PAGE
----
CRS-stack-based seismic reflection imaging for land data in time and depth domains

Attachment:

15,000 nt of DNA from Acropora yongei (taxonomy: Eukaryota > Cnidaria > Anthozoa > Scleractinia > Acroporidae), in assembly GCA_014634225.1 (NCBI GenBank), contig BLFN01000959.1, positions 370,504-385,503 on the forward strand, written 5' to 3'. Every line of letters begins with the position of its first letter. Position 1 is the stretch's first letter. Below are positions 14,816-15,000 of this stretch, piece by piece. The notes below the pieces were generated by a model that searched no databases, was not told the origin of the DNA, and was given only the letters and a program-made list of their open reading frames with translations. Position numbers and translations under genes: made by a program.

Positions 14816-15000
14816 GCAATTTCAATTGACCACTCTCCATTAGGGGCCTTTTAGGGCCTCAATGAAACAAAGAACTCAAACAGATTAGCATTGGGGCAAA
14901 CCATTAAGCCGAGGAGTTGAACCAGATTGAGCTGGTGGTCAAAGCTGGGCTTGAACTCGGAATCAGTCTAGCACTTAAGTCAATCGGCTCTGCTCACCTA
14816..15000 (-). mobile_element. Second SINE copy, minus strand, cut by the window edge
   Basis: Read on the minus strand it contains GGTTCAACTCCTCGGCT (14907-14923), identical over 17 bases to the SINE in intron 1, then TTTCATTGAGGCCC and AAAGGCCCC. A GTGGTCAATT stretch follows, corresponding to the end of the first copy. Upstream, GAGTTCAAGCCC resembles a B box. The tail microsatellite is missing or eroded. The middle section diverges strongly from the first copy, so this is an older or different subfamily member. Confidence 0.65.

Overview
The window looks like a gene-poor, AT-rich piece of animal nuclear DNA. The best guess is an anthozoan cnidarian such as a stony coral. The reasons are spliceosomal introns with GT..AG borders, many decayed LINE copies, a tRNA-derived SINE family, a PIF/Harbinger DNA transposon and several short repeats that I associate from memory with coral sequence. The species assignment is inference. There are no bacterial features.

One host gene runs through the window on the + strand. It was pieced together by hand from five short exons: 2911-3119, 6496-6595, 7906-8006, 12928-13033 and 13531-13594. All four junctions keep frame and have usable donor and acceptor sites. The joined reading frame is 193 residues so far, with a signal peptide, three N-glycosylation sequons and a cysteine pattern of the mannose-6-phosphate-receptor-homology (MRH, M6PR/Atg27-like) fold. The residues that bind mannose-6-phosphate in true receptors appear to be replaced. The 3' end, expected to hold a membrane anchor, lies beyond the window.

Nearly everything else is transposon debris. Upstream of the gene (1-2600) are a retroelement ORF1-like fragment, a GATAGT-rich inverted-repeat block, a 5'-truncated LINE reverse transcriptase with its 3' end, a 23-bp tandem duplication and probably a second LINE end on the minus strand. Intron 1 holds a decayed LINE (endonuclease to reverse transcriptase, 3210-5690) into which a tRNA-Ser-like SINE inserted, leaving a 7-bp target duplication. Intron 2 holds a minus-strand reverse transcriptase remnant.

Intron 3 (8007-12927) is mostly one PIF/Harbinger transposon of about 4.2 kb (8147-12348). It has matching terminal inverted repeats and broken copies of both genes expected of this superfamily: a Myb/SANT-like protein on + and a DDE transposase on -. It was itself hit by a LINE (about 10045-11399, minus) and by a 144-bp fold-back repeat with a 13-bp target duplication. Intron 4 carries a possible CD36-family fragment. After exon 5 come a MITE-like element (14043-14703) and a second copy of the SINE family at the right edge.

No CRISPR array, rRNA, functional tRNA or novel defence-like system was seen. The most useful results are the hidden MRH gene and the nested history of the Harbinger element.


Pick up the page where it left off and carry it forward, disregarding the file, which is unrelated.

Land data acquisition often suffers from rough top-surface topography and complicated near-surface conditions. The resulting poor data quality makes conventional data processing very difficult. Under such circumstances, where simple model assumptions may fail, it is of particular importance to extract as much information as possible directly from the measured data. Fortunately, the ongoing increase in available computing power makes advanced data-driven imaging approaches feasible; thus, these have increasingly gained in relevance during the past few years. The common-reflection-surface (CRS) stack, a generalized high-density velocity analysis and stacking process, is one of these promising methods. It is applied in a non-interactive manner and provides, besides an improved zero-offset simulation, an entire set of physically interpretable stacking parameters that include and complement the conventional stacking velocity. For every zero-offset sample, these so-called kinematic wavefield attributes are obtained as a by-product of the data-driven stacking process. As will be shown, they can be applied both to improve the stack itself and to support subsequent processing steps...
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